You can check your server logs using an SSH client. Your host should provide the command to check the log for the cron script and the output will normally include the date and time the cron job has run, plus the server name, cron ID, cPanel username, and the command that ran. The name of the script should display at the end of the command.
How to Avoid Cronflicts
cPanel recommends exercising caution when scheduling cron jobs. You should allow enough time between cron jobs for the previous cron job to complete. If you schedule them to run too often, the server could start another cron job before the last cron job ends. This duplication can slow down your server and degrade its performance.
Additionally, many hosts recommend not setting crons to run at regular intervals smaller than 5 minutes apart (some hosts won’t even allow you to run them less than 15 minutes apart).
WordPress Cron (WP-Cron)
In addition to running cron jobs from your hosted server, WordPress also has an internal built-in function it uses to run scheduled tasks on WordPress sites, called WordPress Cron (WP-Cron, wp-cron.php).
WordPress core and many plugins need a scheduling system to perform time-based tasks. These rely on WP-Cron to run backend functions like checking for updates, creating backups, deleting old comments from trash, etc.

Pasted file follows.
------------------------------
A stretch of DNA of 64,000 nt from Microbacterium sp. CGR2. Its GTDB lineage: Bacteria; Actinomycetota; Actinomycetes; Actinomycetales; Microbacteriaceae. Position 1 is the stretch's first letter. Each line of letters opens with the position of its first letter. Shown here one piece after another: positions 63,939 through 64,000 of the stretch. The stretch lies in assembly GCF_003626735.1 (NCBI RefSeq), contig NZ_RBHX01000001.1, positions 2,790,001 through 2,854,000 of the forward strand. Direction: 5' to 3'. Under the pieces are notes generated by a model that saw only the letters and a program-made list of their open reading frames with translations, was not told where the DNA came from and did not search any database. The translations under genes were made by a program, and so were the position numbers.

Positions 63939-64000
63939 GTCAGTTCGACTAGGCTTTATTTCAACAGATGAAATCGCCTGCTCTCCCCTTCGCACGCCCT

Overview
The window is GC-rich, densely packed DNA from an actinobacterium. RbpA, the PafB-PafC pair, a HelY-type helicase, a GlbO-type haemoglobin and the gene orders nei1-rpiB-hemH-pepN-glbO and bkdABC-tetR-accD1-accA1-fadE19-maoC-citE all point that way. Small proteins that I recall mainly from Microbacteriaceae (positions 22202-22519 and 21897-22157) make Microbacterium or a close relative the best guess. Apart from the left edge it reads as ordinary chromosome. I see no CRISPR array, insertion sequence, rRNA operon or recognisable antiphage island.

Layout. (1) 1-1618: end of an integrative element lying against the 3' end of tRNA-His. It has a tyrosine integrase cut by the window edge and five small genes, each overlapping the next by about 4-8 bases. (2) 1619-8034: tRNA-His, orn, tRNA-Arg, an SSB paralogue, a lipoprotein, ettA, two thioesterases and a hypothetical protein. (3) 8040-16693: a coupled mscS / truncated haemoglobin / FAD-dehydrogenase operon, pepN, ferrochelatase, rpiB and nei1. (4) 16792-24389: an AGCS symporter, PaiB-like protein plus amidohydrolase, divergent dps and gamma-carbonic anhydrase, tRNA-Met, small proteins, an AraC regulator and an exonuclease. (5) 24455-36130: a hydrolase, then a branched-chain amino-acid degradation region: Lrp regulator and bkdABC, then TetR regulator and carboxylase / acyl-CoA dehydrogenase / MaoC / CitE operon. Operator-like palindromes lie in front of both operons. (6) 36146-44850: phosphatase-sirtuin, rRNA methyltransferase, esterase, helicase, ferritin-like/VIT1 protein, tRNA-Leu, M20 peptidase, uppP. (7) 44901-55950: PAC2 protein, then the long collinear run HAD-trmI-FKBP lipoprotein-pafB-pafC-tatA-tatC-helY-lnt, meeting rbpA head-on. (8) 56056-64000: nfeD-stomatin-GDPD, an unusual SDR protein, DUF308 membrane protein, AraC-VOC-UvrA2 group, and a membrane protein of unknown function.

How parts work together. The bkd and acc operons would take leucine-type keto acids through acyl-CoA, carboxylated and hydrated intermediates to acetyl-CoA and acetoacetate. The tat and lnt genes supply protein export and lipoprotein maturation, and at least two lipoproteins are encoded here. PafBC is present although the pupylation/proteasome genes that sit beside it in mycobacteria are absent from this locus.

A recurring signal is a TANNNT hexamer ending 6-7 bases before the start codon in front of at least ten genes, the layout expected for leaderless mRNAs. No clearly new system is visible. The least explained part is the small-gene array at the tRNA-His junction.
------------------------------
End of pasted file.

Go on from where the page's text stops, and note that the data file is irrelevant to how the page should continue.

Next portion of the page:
Many hosting services are shared, however, and do not provide access to the system scheduler. WP-Cron allows WordPress to run on just about any hosting environment.
Note: you can view and control cron events in the WP-Cron system using a plugin like WP Crontrol.
How To Configure a Real Cron For WordPress
Although the WordPress built-in Cron handler is a really useful feature, WP-Cron is not a real cron job. It only simulates what a system cron does. However, WP-Cron does not run continuously. It is only triggered whenever someone visits your website.
This can cause performance issues for both high-traffic and low-traffic sites, especially if there are critical tasks that must run on time. On high-traffic sites,
wp-cron.php fires on every page load. If a site doesn’t have enough freed-up PHP resources, the cron has to wait. On low-traffic sites, cron schedules can be missed if not enough frequent users visit the site to load a page.
A better approach is to disable WP-Cron and use the system cron instead. This ensures that cron will run on a pre-defined schedule, on the intervals (or at the specific time) you desire, and prevents WordPress from continuing to run WP-Cron on each page load, which is unnecessary and contributes to extra resource usage on your server.
To disable WP-Cron, open the
wp-config.php file for editing and add the following before the “That’s all, stop editing! Happy publishing.” line:
Note: This disables WP-Cron from running on page load, not when called directly via
Next, set up your system’s task scheduler to make a web request to the
wp-cron.php file by creating a cron job and adding the following command (remember to replace yourdomain.com with your actual domain):
wget -q -O - http://yourdomain.com/wp-cron.php?doing_wp_cron >/dev/null 2>&1
An easier option is to host your WordPress sites with WPMU DEV. We automatically run WP-Cron every 5 minutes. This guarantees that all functions on your WordPress site(s) will run exactly as scheduled. And, of course, we provide expert 24/7 support if additional help is needed.
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Keep reading the article at WPMU DEV Blog. The article was originally written by Martin Aranovitch on 2020-09-25 00:37:29.